Hormone-Releasing IUD Cancer Risk Mixed

Norra MacReady

July 10, 2014

A levonorgestrel-releasing intrauterine device (IUD) may protect users against cancers of the endometrium, ovary, pancreas, and lung, but increase their risk for breast cancer, a new study suggests.

The breast cancer finding "is of concern, and studies with more detailed demographic and epidemiologic data are needed," Tuuli Soini, MD, from the Department of Obstetrics and Gynecology, Hyvinkää Hospital, Finland, and colleagues write in an article published in the August issue of Obstetrics & Gynecology.

Using data from administrative registers in Finland, Dr. Soini and coauthors analyzed data on all Finnish women between 30 and 49 years of age who were reimbursed for the levonorgestrel-releasing IUD between 1994 and 2007 for the treatment of menorrhagia. The researchers obtained information on cancer cases from the Finnish Cancer Registry. Hospitals and clinics throughout Finland have reported virtually every cancer case in the nation to the registry since 1953. The authors also used cross-sectional national surveys on health behaviors to control for cancer confounders such as smoking, physical activity, diet, and socioeconomic status.

They classified the women according to age in 5-year increments and then estimated the expected number of cancers by multiplying the number of woman-years in each group by the cancer incidence among all Finnish women during the same period. They then divided the number of observed cases by the number of expected cases to arrive at a standardized incidence ratio. The women were followed-up from the time of their first or second purchase of the hormone-releasing IUD until December 31, 2009, or when they reached 55 years of age, died, emigrated, or underwent gynecologic surgery, whichever came first.

During the study period, there were 2781 cases of cancer among 93,843 women who used the levonorgestrel-releasing IUD. Among the 14,234 women who purchased at least 2 IUDs, 454 incident cancer cases were diagnosed after the second IUD purchase. The cancer incidence among users of the hormone-releasing IUD was 7% higher than expected compared with women who did not use the IUD, with an excess of 188 cases. Among women who bought at least 2 IUDs, there was an excess of 76 cases, for an increase of 20%.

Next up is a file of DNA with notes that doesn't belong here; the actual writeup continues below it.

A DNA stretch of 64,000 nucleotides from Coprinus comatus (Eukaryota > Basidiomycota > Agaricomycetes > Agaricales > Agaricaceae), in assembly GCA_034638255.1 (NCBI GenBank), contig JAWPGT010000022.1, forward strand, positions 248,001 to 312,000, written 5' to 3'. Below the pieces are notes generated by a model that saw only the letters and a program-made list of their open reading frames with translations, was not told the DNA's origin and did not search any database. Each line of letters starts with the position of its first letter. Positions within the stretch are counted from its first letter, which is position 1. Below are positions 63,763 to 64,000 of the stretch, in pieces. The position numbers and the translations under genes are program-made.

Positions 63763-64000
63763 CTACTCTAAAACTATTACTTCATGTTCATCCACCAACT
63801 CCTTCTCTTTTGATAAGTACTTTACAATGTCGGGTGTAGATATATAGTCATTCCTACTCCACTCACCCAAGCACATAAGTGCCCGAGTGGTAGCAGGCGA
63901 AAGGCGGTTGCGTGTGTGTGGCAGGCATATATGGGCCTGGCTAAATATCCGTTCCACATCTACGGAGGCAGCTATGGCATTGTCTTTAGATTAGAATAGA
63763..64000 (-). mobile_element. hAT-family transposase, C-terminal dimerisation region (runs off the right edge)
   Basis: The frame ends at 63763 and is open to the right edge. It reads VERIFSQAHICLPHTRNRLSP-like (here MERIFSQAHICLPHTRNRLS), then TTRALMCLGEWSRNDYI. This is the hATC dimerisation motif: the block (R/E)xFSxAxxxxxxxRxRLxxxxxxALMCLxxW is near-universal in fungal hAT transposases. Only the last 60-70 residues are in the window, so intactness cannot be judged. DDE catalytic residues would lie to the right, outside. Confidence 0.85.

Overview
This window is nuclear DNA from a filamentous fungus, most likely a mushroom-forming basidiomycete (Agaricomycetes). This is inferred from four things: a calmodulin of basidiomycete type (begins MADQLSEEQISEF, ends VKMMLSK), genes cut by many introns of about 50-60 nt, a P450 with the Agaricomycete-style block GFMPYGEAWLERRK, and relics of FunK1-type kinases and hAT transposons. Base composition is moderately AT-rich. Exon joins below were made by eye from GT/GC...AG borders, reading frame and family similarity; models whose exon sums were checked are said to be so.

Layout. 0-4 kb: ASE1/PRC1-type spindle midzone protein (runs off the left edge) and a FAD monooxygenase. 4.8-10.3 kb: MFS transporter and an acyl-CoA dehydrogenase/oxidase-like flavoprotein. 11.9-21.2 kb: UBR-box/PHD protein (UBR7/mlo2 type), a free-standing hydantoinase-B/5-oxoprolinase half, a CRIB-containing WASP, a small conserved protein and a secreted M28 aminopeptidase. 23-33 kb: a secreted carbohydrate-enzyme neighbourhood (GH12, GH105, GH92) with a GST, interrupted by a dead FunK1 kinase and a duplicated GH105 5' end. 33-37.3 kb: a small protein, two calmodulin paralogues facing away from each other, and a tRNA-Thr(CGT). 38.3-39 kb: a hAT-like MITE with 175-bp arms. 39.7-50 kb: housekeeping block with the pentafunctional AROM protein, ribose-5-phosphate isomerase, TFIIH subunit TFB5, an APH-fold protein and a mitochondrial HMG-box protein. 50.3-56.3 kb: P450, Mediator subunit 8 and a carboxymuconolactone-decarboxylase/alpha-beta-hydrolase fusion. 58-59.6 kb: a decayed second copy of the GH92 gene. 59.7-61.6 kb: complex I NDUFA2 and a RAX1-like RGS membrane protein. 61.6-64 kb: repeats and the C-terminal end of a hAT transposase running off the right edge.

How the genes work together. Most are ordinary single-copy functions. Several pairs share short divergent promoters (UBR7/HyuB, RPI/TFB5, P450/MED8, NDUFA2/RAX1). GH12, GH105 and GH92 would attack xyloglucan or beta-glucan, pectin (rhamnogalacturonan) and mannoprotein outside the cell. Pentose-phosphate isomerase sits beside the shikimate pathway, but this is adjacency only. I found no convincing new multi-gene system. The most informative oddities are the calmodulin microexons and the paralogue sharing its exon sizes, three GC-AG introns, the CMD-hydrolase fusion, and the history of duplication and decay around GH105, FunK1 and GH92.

Compared with the general population, the standardized incidence ratio for endometrial adenocarcinoma after at least 1 levonorgestrel-releasing IUD purchase was 0.46 (95% confidence interval [CI], 0.33 - 0.64; 37 observed compared with 80 expected cases; P < .001), and it was 0.25 (95% CI, 0.05 - 0.73; 3 observed compared with 12 expected cases; P < .01) after 2 purchases. For all forms of ovarian cancer, after 1 purchase, the standardized incidence ratio was 0.60 (95% CI, 0.45 - 0.76; 59 observed compared with 99 expected cases; P < .001).

There were also fewer observed than expected cases of ovarian cancer after 2 purchases, but the difference was not statistically significant (standardized incidence ratio, 0.51; 95% CI, 0.20 - 1.04; 7 observed compared with 13.7 expected cases). Similarly, the authors observed a significantly lower incidence of lung and pancreatic cancer among women using the levonorgestrel-releasing IUD than in the general population (P < .01 for both).

The standardized incidence ratio for breast cancer after at least 1 purchase was 1.19 (95% CI, 1.13 - 1.25; 1542 observed compared with 1292 expected cases; P < .001). Among users with 2 or more IUD purchases, the standardized incidence ratio was 1.40 (95% CI, 1.24 - 1.57; 271 observed compared with 193.2 expected cases; P < .001). The standardized incidence ratios increased over time, especially after 5 years.

Progestins inhibit endometrial cell proliferation and ovulation and sometimes cause amenorrhea, which could help explain the lower rates of endometrial and ovarian cancer seen, the authors write. The decrease in lung and pancreatic cancer may be in part a hormonal effect and in part a result of the healthier lifestyle pursued by the IUD users, who were less likely to smoke than the general population.

The effect of levonorgestrel on breast tissue may be more complex, the authors write. "Our finding of an increased standardized incidence ratio for breast cancer after 5 or more years of follow-up may reflect causality between extended progestin exposure and cancer risk, but the results should be interpreted with caution," they warn. "Women using a hormonal intrauterine system for menorrhagia may represent a selected group with different characteristics than the reference population."

Study drawbacks include the inability to adjust for all potential confounders, such as parity and family history of cancer, and the possible use of estrogens by women in the control group. The authors conclude that the levonorgestrel-releasing IUD may lower a woman's risk for lung, pancreatic, and endometrial cancer but is associated with a worrisome increase in breast cancer incidence.

This research was supported by research grants from Helsinki University Hospital and Hyvinkää Hospital. The authors have disclosed no relevant financial relationships.

Obstet Gynecol. 2014;124:292-299.

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